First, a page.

The absence of advanced healthcare services in Kalaburagi had pushed Gaurav (name changed), into a state of panic, after he developed recurrent headaches following a minor fall he suffered last month. Although the report of a CT scan at a local hospital revealed nothing alarming, Gaurav was determined to seek a second opinion. He decided to make use of the telemedicine service available in the state; the images of his brain were transmitted to doctors at a Bengaluru-based teleradiology centre, who diagnosed the problem as subdural hematoma (clot in the brain). He was subsequently referred for a neurosurgical evacuation – a procedure that involves evacuating the hematoma through a small hole. “Staying away from Bengaluru has always been a handicap to getting advanced healthcare services. However, the rapidly expanding telemedicine facility ensured early detection of my problem, and I was cured,” said Gaurav, who underwent a surgery at the Gulbarga District Hospital.
Gaurav is among the many beneficiaries of telemedicine, which has helped many citizens in remote areas of the country seek medical opinion from some of the leading doctors. Meenamma (name changed) was worried sick when her two-day-old baby’s breathing became laboured, and developed poor perfusion – process of delivering blood to a capillary bed – and listlessness. The neonatologists felt it was sepsis. But, the doctors called for a cardiac screening to make sure that the baby did not have any problems in the heart. While conducting the test, the sonographer decided to consult a senior cardiologist, not present at the hospital. However, using tele-echo, the senior doctor was able to take a look at the result of the test, and subsequently diagnosed a coarctation – narrowing of the blood vessel going to the body. The baby was put on medication, and referred for a surgery.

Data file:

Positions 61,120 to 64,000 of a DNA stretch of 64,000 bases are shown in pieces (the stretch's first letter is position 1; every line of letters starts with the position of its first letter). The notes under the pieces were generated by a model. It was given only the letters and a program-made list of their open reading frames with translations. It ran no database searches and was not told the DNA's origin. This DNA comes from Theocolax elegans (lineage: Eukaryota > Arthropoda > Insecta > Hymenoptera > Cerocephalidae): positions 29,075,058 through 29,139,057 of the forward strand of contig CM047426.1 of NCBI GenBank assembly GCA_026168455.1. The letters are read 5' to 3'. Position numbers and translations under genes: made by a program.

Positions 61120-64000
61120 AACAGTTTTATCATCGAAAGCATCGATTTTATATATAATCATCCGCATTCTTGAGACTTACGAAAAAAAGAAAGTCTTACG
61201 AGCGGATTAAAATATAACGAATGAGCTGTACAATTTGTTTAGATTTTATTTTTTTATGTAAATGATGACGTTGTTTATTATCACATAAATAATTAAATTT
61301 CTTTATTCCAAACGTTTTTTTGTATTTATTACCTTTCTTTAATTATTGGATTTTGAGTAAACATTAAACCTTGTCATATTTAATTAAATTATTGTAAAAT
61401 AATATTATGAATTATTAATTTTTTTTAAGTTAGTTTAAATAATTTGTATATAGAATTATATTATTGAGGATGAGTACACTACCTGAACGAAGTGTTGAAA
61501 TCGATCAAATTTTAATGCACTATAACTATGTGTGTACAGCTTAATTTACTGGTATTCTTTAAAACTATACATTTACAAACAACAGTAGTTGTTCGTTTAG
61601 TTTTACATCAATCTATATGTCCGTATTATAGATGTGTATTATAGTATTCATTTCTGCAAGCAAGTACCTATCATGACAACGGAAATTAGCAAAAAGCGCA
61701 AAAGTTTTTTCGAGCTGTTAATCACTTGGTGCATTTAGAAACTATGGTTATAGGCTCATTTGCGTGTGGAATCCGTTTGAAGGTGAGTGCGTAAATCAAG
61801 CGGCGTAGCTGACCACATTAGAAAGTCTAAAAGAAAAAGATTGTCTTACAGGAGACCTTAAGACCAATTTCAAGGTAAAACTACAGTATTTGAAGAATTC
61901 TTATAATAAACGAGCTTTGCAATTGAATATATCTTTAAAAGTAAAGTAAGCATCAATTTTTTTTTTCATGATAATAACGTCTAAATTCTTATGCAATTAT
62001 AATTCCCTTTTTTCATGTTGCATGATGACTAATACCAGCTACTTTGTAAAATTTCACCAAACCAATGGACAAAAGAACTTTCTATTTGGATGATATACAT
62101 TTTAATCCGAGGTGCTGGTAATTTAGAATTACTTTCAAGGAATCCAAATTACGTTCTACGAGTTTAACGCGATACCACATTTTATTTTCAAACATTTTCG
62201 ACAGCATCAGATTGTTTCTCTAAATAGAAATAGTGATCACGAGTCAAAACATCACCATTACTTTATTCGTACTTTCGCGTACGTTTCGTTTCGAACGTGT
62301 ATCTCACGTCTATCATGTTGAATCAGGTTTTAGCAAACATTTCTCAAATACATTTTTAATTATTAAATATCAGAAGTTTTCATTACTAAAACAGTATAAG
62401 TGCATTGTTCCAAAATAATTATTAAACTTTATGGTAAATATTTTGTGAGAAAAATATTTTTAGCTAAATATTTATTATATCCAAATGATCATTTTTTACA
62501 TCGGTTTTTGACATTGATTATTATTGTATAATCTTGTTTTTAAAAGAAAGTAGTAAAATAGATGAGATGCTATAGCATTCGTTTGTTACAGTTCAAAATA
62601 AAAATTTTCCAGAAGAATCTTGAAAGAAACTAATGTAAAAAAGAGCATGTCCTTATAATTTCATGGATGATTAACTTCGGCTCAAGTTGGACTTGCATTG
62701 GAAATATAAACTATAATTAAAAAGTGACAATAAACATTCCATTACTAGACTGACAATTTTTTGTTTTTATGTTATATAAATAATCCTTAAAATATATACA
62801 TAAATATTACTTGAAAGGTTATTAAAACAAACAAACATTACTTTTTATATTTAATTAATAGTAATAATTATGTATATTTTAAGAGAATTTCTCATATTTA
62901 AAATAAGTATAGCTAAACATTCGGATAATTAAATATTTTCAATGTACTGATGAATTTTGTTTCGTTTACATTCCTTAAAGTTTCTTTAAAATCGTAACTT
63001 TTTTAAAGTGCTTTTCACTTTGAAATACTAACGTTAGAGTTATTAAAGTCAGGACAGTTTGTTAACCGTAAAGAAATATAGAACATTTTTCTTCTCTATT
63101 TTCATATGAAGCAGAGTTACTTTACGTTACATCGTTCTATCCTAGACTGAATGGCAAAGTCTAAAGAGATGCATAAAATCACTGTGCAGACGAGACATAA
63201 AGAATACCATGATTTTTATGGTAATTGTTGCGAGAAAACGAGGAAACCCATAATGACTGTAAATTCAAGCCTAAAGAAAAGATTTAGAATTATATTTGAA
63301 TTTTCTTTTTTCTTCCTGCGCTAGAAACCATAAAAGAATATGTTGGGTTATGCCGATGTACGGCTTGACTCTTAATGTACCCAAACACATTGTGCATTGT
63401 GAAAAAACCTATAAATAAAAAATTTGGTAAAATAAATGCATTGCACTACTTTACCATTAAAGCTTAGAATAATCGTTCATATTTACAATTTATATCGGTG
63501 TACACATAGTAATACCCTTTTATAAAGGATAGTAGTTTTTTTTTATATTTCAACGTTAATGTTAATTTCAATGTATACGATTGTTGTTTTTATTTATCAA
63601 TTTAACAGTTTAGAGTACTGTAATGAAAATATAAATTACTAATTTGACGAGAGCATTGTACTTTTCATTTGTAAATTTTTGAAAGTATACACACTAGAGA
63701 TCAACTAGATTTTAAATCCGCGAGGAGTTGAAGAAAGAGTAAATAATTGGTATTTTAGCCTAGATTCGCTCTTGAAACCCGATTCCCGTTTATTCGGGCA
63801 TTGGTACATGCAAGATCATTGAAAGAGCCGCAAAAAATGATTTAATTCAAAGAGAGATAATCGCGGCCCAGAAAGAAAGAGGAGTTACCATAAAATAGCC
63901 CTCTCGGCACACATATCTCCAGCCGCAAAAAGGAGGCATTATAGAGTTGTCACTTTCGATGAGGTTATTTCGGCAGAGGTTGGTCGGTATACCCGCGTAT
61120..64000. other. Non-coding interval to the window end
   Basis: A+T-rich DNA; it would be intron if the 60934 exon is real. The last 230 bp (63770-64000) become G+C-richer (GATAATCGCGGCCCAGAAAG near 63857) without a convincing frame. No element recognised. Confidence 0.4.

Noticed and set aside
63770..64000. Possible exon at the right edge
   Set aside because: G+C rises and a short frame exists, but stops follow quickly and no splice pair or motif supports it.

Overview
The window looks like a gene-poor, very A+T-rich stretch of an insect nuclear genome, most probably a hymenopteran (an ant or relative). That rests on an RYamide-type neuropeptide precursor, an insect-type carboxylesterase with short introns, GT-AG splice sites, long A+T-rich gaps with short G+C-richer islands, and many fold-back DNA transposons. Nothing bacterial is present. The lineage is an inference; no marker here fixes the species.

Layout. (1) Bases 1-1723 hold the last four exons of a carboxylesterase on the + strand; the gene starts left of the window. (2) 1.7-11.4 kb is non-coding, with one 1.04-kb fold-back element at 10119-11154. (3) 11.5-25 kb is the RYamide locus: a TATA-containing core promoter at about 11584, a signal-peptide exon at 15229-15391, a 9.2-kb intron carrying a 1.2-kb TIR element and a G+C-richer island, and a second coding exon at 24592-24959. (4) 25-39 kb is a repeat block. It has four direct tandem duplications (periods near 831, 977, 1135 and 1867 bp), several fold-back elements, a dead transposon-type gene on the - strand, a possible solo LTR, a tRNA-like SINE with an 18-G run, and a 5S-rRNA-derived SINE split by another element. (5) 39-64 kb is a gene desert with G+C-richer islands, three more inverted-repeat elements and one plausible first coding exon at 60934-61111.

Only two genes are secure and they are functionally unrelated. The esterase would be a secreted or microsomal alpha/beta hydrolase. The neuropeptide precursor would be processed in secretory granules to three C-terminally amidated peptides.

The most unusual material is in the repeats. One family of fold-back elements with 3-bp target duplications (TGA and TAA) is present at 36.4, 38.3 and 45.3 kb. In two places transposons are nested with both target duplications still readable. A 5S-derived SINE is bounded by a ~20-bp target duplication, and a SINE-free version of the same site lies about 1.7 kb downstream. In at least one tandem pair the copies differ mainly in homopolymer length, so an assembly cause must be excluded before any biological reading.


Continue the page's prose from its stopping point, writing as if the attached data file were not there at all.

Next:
Cardiac paediatrician and co-founder of Teleradiology Solutions, the first-of-its-kind company established in the country, Dr Sunita Maheswari said that the organisation was working with the Karnataka health department to take teleradiology services to the rural interiors of the state. “We already cover four centres in the state. The drive was recently launched by the state government at Bowring Hospital, Bengaluru. We have reviewed scan reports of at least four million patients from across the world in the past 14 years. We started working with the Indian government this month, and we deployed services for district health centres in Tripura. From our headquarters in Bengaluru, we help patients from as many as 16 countries,” she said.
Pointing to the acute shortage of radiologists in rural India, Sunita added, “India has only 10,000 radiologists. Through teleradiology, we can take their services to other areas, where there are hospitals and diagnostic centres, but no radiologists. Also, telecardiology will help patients avail opinion of experts, who are elsewhere. It is one of the leading methods of reaching patients in rural areas, suffering from cardiovascular disorders.”
Teleradiology Solutions works with four hospitals in the state. At a recent discussion on telemedicine held in Bengaluru, head of department of forensic medicine at Victoria Hospital, Dr Devdass PK said that they had managed to analyse and send 3,500 reports through telemedicine facility.